- Large trucks stop much more slowly than regular vehicles, so any sudden stops or starts near a dump truck or garbage truck can increase the risk of a collision.
Statistics confirm that these trucks are more likely to be involved in fatal accidents. The Federal Motor Carrier Safety Administration (FMCSA) puts together an annual report on Large Truck and Bus Crash Facts. The most recent report from 2017 shows that of 4,657 fatal crashes involving buses and large trucks:
- 380 involved dump trucks; and
- 107 involved garbage trucks.
Both of these numbers were higher than 2015 and 2016 data, demonstrating an uptick in fatal accidents. It’s important to note that this data only reflects fatal crashes. The numbers increase exponentially when you factor in non-fatal crashes.
Complexities of Dump Truck and Garbage Truck Accidents
If you are involved in an accident with a dump truck or garbage truck, it can present unique challenges for recovery.
First, given the size and power of the vehicles involved, these accidents could cause personal injury as well as property injury. Your property could be damaged even if you personally are not involved in the accident, as a San Antonio business owner learned after their property was smashed by a dump truck. San Antonio is also no stranger to accidents involving garbage trucks.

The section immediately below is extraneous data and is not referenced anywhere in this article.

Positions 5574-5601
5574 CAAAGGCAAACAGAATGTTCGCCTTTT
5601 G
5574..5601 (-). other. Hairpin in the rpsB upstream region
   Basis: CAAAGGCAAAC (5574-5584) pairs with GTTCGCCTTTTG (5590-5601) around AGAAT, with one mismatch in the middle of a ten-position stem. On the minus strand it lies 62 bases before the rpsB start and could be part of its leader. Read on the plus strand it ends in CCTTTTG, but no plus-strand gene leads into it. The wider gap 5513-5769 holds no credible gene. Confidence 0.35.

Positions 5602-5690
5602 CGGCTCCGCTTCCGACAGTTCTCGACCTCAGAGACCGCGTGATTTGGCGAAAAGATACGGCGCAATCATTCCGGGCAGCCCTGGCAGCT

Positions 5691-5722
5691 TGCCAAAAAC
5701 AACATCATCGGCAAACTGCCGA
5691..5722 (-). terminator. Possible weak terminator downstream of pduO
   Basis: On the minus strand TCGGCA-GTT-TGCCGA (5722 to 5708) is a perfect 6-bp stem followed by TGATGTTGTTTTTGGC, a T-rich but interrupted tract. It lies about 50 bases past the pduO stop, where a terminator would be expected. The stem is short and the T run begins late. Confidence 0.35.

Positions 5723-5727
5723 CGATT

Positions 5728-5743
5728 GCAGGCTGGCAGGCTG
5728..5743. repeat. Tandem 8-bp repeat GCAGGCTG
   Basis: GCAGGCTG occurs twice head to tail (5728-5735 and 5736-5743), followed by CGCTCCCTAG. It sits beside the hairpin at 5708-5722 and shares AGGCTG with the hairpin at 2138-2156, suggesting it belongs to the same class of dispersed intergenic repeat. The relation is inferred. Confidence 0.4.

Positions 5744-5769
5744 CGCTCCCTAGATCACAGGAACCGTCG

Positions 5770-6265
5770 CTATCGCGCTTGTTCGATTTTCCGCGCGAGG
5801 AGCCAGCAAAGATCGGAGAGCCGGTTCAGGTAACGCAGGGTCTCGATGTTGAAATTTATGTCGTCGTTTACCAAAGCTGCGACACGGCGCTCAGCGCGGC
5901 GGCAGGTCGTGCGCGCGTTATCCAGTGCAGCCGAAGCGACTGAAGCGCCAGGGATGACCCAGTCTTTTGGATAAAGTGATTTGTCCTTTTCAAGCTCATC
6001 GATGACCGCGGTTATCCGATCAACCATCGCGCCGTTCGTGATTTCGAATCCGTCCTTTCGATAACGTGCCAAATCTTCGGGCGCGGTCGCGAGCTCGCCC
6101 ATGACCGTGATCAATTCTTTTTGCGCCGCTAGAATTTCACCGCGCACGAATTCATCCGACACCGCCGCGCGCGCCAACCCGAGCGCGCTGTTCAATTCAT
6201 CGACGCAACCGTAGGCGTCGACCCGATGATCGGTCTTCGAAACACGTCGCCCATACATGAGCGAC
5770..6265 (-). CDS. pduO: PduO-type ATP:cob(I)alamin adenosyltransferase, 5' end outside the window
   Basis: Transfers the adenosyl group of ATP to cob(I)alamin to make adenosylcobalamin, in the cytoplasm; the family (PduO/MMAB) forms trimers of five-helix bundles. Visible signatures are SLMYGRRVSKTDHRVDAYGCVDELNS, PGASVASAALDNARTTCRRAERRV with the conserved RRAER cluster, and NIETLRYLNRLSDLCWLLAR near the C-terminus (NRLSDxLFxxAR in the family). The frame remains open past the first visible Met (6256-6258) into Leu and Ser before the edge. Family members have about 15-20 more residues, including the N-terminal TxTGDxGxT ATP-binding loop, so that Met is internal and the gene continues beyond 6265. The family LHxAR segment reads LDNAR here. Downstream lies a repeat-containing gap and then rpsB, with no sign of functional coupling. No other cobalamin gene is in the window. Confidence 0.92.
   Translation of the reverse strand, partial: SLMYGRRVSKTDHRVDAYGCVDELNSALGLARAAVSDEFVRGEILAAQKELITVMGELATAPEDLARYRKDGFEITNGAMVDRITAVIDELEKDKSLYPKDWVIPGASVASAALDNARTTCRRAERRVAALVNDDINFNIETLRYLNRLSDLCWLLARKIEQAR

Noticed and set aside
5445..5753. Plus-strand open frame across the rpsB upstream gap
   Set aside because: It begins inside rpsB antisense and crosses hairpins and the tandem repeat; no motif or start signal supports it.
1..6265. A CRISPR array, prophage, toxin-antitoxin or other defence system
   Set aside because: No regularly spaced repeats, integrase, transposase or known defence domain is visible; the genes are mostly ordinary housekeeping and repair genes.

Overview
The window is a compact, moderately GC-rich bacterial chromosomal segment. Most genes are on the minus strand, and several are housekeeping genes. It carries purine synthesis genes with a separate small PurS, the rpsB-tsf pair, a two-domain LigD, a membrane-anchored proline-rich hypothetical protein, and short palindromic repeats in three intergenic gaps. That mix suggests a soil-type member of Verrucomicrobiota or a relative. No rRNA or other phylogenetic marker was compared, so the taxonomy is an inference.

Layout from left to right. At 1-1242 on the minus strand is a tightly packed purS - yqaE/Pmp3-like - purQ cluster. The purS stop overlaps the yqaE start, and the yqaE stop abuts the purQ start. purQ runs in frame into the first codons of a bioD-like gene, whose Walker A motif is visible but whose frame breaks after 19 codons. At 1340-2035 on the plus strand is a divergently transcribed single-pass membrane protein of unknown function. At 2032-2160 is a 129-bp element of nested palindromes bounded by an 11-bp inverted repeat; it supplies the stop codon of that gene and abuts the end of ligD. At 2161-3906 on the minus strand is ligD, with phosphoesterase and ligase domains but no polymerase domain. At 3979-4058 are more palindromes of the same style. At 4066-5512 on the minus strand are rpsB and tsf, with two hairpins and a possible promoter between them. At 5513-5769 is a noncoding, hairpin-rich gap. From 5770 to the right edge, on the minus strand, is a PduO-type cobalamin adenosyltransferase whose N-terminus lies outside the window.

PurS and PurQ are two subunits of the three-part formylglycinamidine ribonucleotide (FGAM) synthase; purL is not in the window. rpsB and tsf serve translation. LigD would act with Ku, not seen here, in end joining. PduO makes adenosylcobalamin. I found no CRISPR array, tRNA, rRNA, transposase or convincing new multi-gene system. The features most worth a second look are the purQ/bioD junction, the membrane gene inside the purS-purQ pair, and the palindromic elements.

Second, recovery is not as straightforward as contacting the insurance company of the truck driver. You will need to dig into the following:
- Who owns the truck. Dump trucks and garbage trucks are often commercial vehicles. A dump truck may be owned by a construction company and driven by an employee, or it might be owned by a rental company and driven by the renter. Garbage trucks are likely to be owned by the city, county, or a private company. The owner and their relationship to the driver are likely to reflect your recovery options.
- Driver’s license. To legally drive a dump truck or garbage truck, the driver must have a Commercial Driver’s License (CDL). If the driver did not have the appropriate license, this may make the determination of fault more straightforward.
- Employer liability. If the driver was acting in their duties as an employee, you may have an action against the employer, especially if the employer failed in their responsibilities for training or maintaining the truck. The FMCSA requires that drivers and employers to follow regulations it issues, and if they are found to have fallen short, this increases the likelihood they will be found liable.
- Poor road conditions. If the accident was caused, even in part, by hazardous road conditions, the city or county may bare part of the responsibility for the accident.
What Are the Next Steps?
As with any accident, make sure that you prioritize taking care of injuries, filing a police report, documenting the scene, and securing contact information for any witnesses. Once these immediate needs are handled, you should take time to consider what your options for recovery are. As discussed above, this can be a complicated analysis. If you are struggling to determine your next steps, consider reaching out to an attorney for support.